Page:Richard II (1921) Yale.djvu/34

From Wikisource
Jump to navigation Jump to search
This page has been validated.
The Life and Death of

And thou art flying to a fresher clime.
Look, what thy soul holds dear, imagine it
To lie that way thou go'st, not whence thou com'st.
Suppose the singing birds musicians, 288
The grass whereon thou tread'st the presence strew'd,
The flowers fair ladies, and thy steps no more
Than a delightful measure or a dance;
For gnarling sorrow hath less power to bite 292
The man that mocks at it and sets it light.

Boling. O! who can hold a fire in his hand
By thinking on the frosty Caucasus?
Or cloy the hungry edge of appetite 296
By bare imagination of a feast?
Or wallow naked in December snow
By thinking on fantastic summer's heat?
O, no! the apprehension of the good 300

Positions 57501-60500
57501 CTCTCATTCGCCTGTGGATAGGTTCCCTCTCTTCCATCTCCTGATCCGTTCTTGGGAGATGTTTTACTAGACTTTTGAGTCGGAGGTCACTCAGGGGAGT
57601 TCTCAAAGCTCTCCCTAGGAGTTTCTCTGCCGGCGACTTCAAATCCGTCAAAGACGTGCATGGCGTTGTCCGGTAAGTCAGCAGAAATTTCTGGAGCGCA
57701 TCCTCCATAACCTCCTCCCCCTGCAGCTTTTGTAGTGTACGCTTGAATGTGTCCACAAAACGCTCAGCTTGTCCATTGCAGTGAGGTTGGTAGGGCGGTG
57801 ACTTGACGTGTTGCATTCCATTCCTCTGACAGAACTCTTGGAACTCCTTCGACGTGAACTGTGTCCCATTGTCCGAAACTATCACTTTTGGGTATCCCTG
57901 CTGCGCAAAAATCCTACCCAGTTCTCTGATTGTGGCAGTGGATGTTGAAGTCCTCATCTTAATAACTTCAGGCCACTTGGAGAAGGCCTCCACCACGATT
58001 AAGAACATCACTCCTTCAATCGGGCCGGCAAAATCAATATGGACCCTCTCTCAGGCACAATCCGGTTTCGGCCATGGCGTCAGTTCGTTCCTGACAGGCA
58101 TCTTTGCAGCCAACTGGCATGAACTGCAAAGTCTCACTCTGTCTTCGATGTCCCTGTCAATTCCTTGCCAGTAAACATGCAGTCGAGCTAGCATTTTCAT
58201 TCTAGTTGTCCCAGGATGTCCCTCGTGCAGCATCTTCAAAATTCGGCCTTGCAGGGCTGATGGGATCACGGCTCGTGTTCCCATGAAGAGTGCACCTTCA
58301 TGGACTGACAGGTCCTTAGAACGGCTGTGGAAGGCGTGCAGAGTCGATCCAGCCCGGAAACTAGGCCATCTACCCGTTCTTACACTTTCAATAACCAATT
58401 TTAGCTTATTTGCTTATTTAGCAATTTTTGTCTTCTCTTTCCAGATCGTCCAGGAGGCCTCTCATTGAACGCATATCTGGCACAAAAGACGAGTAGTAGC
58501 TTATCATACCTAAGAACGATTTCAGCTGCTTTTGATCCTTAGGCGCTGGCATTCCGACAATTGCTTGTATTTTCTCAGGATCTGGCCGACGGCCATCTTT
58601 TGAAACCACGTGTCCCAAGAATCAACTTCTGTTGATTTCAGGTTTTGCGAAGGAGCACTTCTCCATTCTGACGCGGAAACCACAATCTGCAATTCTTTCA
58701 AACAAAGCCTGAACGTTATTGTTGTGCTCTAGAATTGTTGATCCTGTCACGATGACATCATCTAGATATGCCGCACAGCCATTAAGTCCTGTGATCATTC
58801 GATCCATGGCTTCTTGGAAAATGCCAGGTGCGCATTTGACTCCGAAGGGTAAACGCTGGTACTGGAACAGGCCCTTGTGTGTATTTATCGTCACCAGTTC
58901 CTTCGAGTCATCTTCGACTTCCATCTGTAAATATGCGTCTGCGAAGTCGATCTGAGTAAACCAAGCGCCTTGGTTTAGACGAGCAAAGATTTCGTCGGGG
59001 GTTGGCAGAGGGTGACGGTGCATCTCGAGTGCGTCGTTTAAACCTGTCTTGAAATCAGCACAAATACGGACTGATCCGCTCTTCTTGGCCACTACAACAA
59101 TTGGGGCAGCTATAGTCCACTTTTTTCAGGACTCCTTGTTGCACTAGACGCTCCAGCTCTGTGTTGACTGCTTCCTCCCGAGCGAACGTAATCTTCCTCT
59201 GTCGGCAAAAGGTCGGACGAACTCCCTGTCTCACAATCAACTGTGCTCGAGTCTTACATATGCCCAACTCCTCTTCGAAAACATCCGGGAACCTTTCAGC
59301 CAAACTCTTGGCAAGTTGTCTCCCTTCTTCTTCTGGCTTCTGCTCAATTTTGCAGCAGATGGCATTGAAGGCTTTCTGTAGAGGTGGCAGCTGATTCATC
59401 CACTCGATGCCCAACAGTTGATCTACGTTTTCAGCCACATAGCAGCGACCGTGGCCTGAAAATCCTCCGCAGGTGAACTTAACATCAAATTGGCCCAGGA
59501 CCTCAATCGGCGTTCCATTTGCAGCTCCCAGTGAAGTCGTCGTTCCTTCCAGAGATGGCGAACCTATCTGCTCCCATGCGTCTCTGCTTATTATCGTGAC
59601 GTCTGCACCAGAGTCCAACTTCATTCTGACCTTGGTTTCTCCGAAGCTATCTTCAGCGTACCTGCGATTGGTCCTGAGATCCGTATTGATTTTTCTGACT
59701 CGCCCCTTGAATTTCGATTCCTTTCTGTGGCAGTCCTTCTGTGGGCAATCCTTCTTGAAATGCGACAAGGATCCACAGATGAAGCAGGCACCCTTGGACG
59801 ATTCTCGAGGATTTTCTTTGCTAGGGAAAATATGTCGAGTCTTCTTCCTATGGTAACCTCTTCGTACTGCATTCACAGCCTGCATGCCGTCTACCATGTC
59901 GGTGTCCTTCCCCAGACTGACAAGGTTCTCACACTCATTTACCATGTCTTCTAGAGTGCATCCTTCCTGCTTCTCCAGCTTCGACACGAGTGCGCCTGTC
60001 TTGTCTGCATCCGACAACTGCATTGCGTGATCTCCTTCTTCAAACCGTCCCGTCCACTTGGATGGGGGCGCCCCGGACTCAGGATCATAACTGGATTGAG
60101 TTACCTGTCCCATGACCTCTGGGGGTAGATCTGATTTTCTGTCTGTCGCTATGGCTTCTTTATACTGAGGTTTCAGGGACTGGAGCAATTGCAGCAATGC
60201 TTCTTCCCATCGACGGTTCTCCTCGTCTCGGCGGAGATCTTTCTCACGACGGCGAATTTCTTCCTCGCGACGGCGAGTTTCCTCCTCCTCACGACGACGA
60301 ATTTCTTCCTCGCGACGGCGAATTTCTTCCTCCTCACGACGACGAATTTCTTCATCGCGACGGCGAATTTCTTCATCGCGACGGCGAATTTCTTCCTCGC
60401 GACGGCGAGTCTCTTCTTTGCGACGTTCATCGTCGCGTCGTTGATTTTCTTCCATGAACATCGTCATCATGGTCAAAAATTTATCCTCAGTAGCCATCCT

Gives but the greater feeling to the worse:
Fell sorrow's tooth doth never rankle more
Than when it bites, but lanceth not the sore.

Gaunt. Come, come, my son, I'll bring thee on thy way. 304
Had I thy youth and cause, I would not stay.

Boling. Then, England's ground, farewell; sweet soil, adieu:
My mother, and my nurse, that bears me yet!
Where'er I wander, boast of this I can, 308
Though banish'd, yet a true-born Englishman.



289 presence: royal presence-chamber
strew'd: i.e., with rushes or flowers
291 measure: a grave and formal dance
292 gnarling: snarling
293 sets it light: regards it lightly
299 fantastic: imagined
300 apprehension: conception
304 bring: accompany
305 stay: delay